Who are the Occupy Wall Street protestors? You might be surprised

Who are the Occupy Wall Street protestors? You might be surprised

The Occupy Wall Street movement, and the 'We are the 99%' spinoff it inspired,  still remains a bit of an unknown quantity. Its popularity, however, continues to spread around the globe with protests popping up in more than 80 countries. But if your assumptions are that it’s no more than a group of pot-smoking, unemployed lefty hippies with nothing better to do, think again. Fast Company has put together this infographic showing that, in the US at least, participants are mostly apolitical and cover a broad spectrum of incomes. More than half are male and well over half are employed. 

The results come from a study shared exclusively with Fast CompanyResults were culminated culminated from a survey of 5,006 visitors to the website between October 21-22 this year. 

(Check out the chart in its entirety at the end of this story)

Social Media as key 

With mainstream media initially slow and sparse on coverage uptake, the movement owes a lot of its spread to social media. Twitter and Facebook (check out the Occupy New Zealand Facebook page here) have all been hugely instrumental in sparking new protest spots around the world. One web design company even created a social media aggregation website called occupationalist. The site neatly pools together constant Occupy updates from the likes of Tumblr, Google Video, Bing, Twitter, and Foursqaure.  

Business leaders speak up 

But is it working? The movement is catching the attention of some of the world’s top business heads. TheNew Zealand Herald reports that on his recent visit to New Zealand, Sir Richard Branson said it was time for business leaders to take a different approach, calling the protests a wake-up call. 

"In a sense [it's] slightly like the Wall St protesters are basically saying that we are lucky bastards to have been successful in our professions. An enormous responsibility comes with wealth - they have to get out and use that position to tackle a lot of the outstanding issues," he said. 

Branson is no stranger to protesting for change, having marched against the Vietnam War in his younger years. 

Laurence Fink, chief executive of BlackRock, one of the world’s largest global investment management firms, said the protests are a statement that the future is "very clouded for a lot of people”. 

“These are not lazy people sitting around looking for something to do. We have people losing hope and they’re going into the street, whether it’s justified or not.”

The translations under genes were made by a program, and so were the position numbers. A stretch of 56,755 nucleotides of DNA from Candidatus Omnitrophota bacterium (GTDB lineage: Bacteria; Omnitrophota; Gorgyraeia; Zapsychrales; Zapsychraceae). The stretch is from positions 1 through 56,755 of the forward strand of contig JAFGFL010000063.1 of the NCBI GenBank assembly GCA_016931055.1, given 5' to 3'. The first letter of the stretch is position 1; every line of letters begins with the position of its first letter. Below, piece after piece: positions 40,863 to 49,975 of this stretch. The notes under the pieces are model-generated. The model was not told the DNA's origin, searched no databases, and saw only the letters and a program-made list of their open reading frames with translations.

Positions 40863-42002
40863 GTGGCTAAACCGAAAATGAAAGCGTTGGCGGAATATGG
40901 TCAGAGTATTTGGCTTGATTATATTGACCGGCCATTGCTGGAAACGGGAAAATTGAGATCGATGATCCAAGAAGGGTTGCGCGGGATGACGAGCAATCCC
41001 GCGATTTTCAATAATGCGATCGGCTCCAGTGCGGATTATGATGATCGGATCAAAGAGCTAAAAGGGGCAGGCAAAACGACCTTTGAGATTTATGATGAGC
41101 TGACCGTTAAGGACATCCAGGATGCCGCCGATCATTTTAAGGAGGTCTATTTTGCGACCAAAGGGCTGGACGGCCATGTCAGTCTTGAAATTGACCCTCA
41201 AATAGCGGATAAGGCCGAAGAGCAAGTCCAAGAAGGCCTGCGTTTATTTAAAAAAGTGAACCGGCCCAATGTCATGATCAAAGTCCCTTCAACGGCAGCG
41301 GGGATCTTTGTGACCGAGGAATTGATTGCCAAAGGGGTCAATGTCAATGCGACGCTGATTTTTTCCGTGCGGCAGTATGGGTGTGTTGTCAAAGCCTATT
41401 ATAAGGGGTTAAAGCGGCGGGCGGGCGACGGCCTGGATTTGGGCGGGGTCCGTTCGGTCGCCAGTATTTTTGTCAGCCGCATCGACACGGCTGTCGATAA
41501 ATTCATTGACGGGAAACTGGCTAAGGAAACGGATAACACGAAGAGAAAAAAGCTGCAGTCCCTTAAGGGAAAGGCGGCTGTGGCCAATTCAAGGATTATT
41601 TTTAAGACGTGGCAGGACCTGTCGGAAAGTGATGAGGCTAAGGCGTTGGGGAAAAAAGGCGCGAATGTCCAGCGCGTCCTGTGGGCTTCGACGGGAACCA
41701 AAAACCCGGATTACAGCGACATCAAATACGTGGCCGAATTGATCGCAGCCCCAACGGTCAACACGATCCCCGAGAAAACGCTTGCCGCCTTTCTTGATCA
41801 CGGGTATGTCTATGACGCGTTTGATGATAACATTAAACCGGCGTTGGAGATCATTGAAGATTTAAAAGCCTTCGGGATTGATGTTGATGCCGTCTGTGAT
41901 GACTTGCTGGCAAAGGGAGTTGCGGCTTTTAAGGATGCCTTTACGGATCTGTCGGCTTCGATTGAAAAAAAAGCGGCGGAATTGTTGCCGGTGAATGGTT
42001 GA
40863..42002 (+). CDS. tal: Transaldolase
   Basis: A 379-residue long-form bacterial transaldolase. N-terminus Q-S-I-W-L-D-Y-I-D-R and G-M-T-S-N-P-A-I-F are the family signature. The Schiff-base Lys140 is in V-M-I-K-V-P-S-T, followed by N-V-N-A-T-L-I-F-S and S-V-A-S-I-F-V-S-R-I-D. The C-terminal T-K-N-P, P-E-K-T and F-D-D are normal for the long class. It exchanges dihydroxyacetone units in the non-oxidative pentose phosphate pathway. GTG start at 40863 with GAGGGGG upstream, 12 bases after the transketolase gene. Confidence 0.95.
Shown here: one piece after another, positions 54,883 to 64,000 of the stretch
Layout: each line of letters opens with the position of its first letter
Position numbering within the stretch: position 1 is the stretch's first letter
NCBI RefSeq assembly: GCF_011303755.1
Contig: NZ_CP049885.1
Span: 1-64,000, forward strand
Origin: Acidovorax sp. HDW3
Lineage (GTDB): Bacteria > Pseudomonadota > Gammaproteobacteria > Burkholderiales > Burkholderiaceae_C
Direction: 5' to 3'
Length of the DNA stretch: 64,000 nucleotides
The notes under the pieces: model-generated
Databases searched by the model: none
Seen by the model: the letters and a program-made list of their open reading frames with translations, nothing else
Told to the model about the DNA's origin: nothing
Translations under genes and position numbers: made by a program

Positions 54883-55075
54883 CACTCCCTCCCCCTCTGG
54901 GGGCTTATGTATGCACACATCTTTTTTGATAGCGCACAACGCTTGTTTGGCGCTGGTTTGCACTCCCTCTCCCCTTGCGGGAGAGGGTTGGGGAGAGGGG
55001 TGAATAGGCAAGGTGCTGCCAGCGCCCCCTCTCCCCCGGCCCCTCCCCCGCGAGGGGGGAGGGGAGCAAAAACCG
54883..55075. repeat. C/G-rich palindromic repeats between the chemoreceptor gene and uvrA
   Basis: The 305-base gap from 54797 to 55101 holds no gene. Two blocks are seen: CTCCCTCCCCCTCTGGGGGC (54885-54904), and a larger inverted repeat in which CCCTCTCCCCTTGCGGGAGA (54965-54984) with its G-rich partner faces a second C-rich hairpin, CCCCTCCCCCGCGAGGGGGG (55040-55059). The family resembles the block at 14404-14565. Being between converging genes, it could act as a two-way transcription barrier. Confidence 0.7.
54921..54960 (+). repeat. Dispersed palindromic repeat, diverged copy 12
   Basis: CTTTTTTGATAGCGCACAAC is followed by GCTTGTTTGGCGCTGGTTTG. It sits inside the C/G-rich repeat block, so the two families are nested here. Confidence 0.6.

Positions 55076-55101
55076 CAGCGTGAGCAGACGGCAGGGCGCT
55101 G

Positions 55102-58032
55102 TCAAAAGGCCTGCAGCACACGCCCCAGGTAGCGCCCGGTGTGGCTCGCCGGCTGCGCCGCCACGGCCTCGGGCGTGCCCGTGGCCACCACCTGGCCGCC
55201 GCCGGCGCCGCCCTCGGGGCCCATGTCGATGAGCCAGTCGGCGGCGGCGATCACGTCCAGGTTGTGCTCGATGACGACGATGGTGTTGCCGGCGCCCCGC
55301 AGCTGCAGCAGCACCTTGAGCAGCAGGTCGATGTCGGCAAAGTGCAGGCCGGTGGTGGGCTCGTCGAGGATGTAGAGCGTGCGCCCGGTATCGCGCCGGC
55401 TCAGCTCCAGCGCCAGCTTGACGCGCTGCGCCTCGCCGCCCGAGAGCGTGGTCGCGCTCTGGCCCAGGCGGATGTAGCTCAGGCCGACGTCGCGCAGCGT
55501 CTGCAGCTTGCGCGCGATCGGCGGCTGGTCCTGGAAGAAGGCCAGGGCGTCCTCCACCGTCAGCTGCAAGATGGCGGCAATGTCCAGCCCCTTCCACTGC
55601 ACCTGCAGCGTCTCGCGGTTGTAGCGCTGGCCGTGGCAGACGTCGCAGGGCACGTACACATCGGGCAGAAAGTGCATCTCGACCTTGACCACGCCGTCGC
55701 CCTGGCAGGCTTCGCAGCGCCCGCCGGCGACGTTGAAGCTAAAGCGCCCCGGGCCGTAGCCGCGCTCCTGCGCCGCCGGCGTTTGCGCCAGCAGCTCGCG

Meanwhile Bloomberg Businessweek reports that chief executive of Citigroup, Vikram Pandit, described the sentiments of protestors as “completely understandable”, adding he’d be happy to meet with them. 

Then there’s former Wall Street analyst and now editor-in chief of Business Insider, Henry Blodget. He’s put together four comprehensive charts showing exactly why it is people aren’t happy with the current economic and social landscape. 

Among the gripes is the fact that unemployment is sitting at its highest level since the Great Depression. Contrast that with corporate profits being at an all-time high and you start to understand the source of unhappiness. Check out all of Blodget’s charts here.  

There are of course the defenders of capitalism who won't have a bar of the protests, like Peter Schiff, chief global strategist of Euro Pacific Capital and Euro Pacific Precious Metals. Schiff spent an afternoon visiting Occupy Wall Street protestors in lower Manhattan. He brought with him a film crew and a sign that read: "I am the 1%, let's talk." It wasn't an entirely pleasant experience for Schiff, who wrote a piece about the protests entitled In Defense of the 1%. In this excerpt, he explains why the 1% shouldn't be vilified. 

The problem is that many of these people are under the mistaken impression that Wall Street banks are to blame for this state of affairs. That's like blaming the dogs for getting into the trashcan. Sure, it's bad behavior, but the ultimate responsibility lies with the authority figures - in this case, Washington. After all, it's not the New York metro area that has benefitted the most from this crisis. Rather, the counties around DC are now ranking as the wealthiest in the country. And while wealthy New Yorkers have historically made their living providing essential financial services to the global economy, Washington has always made its living one way: at our expense.
That's why I have trouble sympathising with people calling themselves the "99%", implying they stand in opposition to wealth no matter how it's earned. I own a brokerage firm, but I didn't receive any bailout money. In fact, I have to work twice as hard to compete with bigger financial firms that are propped up by the US government. The least I deserve is the ability to keep what I earn.

We are the 53%

Not content with the 99% movement, a group of right-wing bloggers recently launched the 'We are the 53%' movement as a counter strike to the 99% movement . Conservative filmmaker Mike Wilson and blogger Eric Erickson of launched the Tumblr blog as a voice for the 53 percent of Americans who pay more in federal income taxes. Rightly or wrongly, it assumes the Wall Street protesters represent the 46 percent of the country who don't pay income taxes.  

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